Nepal-China ties: Irritants of the 60s and 70s

After establishing diplomatic relations in 1955, two incidents had nearly spoiled the relations between the two countries. What were those incidents? Here is a detail.

Photo: OP Jindal Global

Laxmi Basnyat

  • Read Time 6 min.

Nepal and China established diplomatic relations in 1955 to bury the hatchet of the past and take the relations between the two countries to a new course, based on new needs and new realities. Indeed, since 1955, Nepal and China stayed like friends in need to a large extent but two unwanted incidents had nearly derailed our relations. 

Nepal-China relations, fraught with at least three wars in history and near breakdown of communication from 1911 (when Qin dynasty fell) to 1940s (when China was in communist revolution that ultimately integrated Tibet into China), however, began to normalize right in the early 50s.  By that time the political system in Nepal had also changed. With over a century of family rule by the Ranas coming to an end, there was a hope and expectation for changes on several fronts including in international relations. So, after establishing diplomatic relations 1955, Nepal-China relations, it was thought, would see no rough patches. But a couple of unpleasant incidents occurred. It is worth mentioning those incidents. 

Death of Bam Prasad 

A very serious incident took place in the Mustang area of Nepal-China border in 1960. Nepal Army’s Subedar (warrant officer) Bam Prasad Baskota Upadhyaya was shot dead by the Chinese soldiers. Some of Nepal Army soldiers and other personnel were taken captive.

This is how it all came to happen.

Back in those days, there were 18 Indian check posts along the Nepal-China borders in the north.  They were Indian army posts. In the meantime, as Brigadier General Kedar Bahadur Singh, who took part at the Khampa Disarming mission told this author on August 7, 2022 during the interview, Tibetan Khampas, the Dalai Lama’s armies, also were conducting activities along the Nepal-China border areas—from Olangchung Gola in the east to Lipu Lek in the west. The Khampa’s intention was to conduct mobile activities rather than being stationed in a particular place. However, they established their headquarters at Kaisang, Mustang district of Nepal.  The Khampas were acquiring military intelligence to conduct raids, ambushes, small scale attacks, and looting vulnerable points of the Chinese army’s posts and other important places.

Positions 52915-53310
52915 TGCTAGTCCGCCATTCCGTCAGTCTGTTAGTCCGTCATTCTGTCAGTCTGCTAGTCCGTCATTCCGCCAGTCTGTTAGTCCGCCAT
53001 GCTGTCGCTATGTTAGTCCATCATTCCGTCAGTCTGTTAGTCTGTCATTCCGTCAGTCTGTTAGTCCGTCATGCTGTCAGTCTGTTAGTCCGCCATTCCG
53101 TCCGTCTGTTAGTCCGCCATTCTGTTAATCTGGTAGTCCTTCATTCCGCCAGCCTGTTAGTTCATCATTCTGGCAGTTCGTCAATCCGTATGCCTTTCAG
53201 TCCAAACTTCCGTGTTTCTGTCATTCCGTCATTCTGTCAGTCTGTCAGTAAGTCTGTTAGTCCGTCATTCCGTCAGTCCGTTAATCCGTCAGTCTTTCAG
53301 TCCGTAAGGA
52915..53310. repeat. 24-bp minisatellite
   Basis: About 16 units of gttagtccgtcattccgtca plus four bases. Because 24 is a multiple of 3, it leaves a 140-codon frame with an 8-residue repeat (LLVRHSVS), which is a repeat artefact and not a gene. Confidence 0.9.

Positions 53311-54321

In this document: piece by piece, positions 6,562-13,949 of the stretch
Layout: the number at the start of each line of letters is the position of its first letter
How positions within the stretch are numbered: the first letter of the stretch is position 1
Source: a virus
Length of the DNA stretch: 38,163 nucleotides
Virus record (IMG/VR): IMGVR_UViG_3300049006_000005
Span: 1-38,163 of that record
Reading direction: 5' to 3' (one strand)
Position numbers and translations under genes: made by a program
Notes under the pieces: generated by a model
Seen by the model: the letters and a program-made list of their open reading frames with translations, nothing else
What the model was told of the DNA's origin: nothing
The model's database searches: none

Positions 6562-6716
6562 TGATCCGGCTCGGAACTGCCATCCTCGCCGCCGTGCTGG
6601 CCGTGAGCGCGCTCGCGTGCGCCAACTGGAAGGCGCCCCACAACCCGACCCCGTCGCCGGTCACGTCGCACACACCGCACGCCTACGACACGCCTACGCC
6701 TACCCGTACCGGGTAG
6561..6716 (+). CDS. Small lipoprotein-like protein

Two neighboring countries sometimes have conflicts, misunderstandings and even wars. But when they are bound by geography, history and culture, they are bound to become friends again.   

It should be noted that till then the exact border demarcation between Nepal and China was not made and carrying out the armies’ patrols in border areas from Nepal and China was difficult work. The movements of Khampas, Nepali armies, Chinese armies, other traders and pilgrim trips were always suspicious to the border checkpoints.

In the meantime, the King of Mustang had been transmitted by radio from the Indian check post in Mustang asking for 500 army reinforcements to counter the sudden presence of Chinese troops on the border. On June 27,1960, the day after Chinese troops appeared at the border, an order was passed to the Nepali Army’s commander Subedar Bam Prasad Dahal in Mustang to carry out a patrol to verify Mustang king’s report. According to Brigadier General Kedar Bahadur Singh, in the morning of June 28, 1960, an unarmed patrol team consisting of 17 members started on horseback. The team included a customs officer, some residents, including a village headman who was familiar with the position of the traditional frontier. All were in civil dress and unarmed due to border code conduct between Nepal and China. On June 28, 1960, while approaching the frontier, within 300 yards of the border, they came under fire. Subedar Bam Prasad was killed, another soldier was wounded and six of them escaped from the scene. Grishma Bahadur Devkota has written in Nepalko Rajnitik Darpan (Vol II) that after a while 10 persons of Nepali patrol team and a dead body of Subedar Bam Prasad were taken into Tibet under PLA’s control.

Actually, all this had happened due to the misunderstanding of the Chinese side since they mistook Nepali patrol for the Khampas.

By that evening, full details of what had occurred had been sent to Kathmandu via the Indian army’s check post’s radio communication. On June 29, 1960, Prime Minister BP Koirala made a diplomatic protest to the Chinese Prime Minister Chou En-Lai. Grishma Bahadur Devkota has written that the Chinese Prime Minister responded immediately on June 30, 1960. A long discussion and negotiations took place between the two prime ministers. Finally, China admitted the mistake and was ready to provide compensation of Rs 50,000. Nepal PM expressed thanks for the promptitude of the Chinese government in remitting a sum of Rs 50,000 which Nepal had demanded as a token compensation for the man and material damages caused by the border accident in the Mustang.